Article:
The in vivo effect of iPrP13 was tested by using mouse-adapted scrapie strain 139A. Incubation time assays were performed using 3 different 10-fold dilutions of extracted 139A PrPSc, in the presence or absence of an equimolar concentration of iPrP13. At each dilution, one group of mice was injected with untreated and nonincubated PrPSc, a second group was inoculated with PrPSc that was incubated for 48 hours alone, a third group was inoculated with PrPSc and nonincubated iPrP13, and a fourth group was inoculated with PrPSc and iPrP13 incubated for 48 hours. iPrP13 induced a substantial delay in the appearance of disease. These results suggest that beta-sheet breakers may have therapeutic potential in the prionoses.

This type of therapeutic approach, in which the disease-associated abnormal protein conformation is the target, currently is under extensive investigation for the prionoses as well as for other conformational disorders, such as Alzheimer disease.[116, 117]

Other more recent approaches include chelation therapy. Copper has been implicated in prion propagation,[118] and the authors have demonstrated that a chelator, D-penicillamine, which selectively chelates copper, delays the onset of prion disease in infected mice.[119] In vitro, copper enhanced the proteinase K resistance of the prion protein, which was counteracted by co-incubation with D-penicillamine. Overall, these findings indicate that copper levels can influence the conformational state of PrP, thereby enhancing its infectivity, and this effect can be attenuated by chelator-based therapy.

An additional therapeutic approach that may be of benefit for the prion diseases is immunological.[120] A number of recent reports have shown that immunization with alpha-helix peptides is highly successful at reducing cerebral amyloid accumulation, a key neuropathologic feature in Alzheimer disease, in transgenic mouse models of that disease.[121, 122, 123, 124]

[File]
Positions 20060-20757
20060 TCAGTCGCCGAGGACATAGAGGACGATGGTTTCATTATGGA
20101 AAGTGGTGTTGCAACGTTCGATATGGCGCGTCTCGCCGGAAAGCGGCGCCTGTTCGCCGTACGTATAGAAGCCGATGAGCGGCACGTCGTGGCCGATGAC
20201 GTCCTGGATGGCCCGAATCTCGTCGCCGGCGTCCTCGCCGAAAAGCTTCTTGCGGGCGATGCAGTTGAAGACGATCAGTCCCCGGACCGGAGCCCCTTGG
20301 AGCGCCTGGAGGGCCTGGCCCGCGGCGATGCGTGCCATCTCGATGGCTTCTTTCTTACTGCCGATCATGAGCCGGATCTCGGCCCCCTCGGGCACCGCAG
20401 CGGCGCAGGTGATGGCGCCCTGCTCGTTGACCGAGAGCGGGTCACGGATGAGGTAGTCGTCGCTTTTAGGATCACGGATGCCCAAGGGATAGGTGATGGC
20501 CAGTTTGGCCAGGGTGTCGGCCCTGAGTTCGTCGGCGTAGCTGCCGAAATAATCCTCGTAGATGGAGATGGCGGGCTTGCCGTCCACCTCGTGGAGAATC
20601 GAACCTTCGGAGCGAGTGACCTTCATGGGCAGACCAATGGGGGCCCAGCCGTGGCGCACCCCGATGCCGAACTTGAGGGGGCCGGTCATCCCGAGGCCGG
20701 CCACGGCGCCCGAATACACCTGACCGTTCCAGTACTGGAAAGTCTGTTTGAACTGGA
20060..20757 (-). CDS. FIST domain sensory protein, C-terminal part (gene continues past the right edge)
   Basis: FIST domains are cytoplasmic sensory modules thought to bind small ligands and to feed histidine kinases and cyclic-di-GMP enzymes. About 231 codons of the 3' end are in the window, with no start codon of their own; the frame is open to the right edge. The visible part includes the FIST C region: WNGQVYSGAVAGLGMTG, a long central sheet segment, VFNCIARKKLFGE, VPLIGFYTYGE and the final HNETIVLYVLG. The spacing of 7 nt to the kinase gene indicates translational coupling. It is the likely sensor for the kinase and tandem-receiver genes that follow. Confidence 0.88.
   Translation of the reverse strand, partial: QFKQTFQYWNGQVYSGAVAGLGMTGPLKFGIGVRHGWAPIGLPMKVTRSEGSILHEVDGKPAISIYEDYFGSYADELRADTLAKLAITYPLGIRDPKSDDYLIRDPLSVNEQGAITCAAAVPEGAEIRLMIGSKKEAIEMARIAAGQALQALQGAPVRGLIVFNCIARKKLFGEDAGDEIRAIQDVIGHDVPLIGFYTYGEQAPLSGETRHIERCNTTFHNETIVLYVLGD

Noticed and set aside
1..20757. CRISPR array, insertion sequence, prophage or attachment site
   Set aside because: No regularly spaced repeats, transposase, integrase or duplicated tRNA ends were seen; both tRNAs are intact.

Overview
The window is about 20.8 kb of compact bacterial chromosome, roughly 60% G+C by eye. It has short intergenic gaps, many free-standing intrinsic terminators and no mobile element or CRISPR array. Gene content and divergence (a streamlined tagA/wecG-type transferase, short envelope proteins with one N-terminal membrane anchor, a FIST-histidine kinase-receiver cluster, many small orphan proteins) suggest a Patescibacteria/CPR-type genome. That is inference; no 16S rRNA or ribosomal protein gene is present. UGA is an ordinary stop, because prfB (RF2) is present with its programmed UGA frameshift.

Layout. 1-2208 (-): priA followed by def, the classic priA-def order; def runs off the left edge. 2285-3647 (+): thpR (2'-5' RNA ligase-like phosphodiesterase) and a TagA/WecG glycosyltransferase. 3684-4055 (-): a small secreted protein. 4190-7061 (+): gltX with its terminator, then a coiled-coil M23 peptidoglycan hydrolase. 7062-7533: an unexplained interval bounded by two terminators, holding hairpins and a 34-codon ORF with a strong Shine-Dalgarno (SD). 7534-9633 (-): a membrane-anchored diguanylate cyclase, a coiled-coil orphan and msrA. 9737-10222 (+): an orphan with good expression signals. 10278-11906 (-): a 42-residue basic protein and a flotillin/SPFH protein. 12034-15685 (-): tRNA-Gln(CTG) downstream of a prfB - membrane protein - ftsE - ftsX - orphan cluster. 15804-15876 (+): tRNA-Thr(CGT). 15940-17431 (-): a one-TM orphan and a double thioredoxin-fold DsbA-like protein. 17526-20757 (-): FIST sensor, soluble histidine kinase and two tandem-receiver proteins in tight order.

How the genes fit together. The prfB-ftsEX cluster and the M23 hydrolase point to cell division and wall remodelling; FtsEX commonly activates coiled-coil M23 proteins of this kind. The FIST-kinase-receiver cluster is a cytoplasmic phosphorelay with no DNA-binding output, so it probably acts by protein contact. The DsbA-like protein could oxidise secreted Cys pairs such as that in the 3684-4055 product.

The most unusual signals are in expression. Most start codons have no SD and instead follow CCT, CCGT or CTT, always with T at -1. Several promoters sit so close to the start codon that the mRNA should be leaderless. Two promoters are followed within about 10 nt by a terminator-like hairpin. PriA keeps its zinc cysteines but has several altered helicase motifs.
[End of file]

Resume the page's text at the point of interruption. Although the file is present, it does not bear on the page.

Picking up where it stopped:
Alpha-helix peptides are normal constituents of biological fluids such as blood and CSF at low concentrations, and they are the major component of the amyloid deposits that characterize Alzheimer disease. Passive immunization studies in the Alzheimer disease model mice suggest that an antibody-mediated clearance of alpha-helix peptides is critical for a therapeutic response.[125] The authors have extended this immunological approach to prion disease and suggest that this approach can be applied to all members of the extended category of neurodegenerative conformational diseases.[126, 127, 128, 129]

Interestingly, prior work has shown that vaccination with an attenuated CJD strain can prevent expression of a more virulent strain.[130] The authors have reported that vaccination with recombinant mouse prion protein (recPrP) delays the onset of prion disease in mice.[126] Vaccination was performed both prior to peripheral prion exposure and after exposure. A delay in disease onset was observed in both groups but was more effective in animals immunized prior to exposure. The increase in the incubation period closely correlated with the anti-PrP antibody titer. The mechanism of the delay with vaccination is not clear, but the correlation of the increased incubation time with antibody titer. The authors subsequently showed that passive immunization in mice using anti-PrP antibodies prolonged the incubation times, which suggests that humoral immunity is critical for a therapeutic response.[129]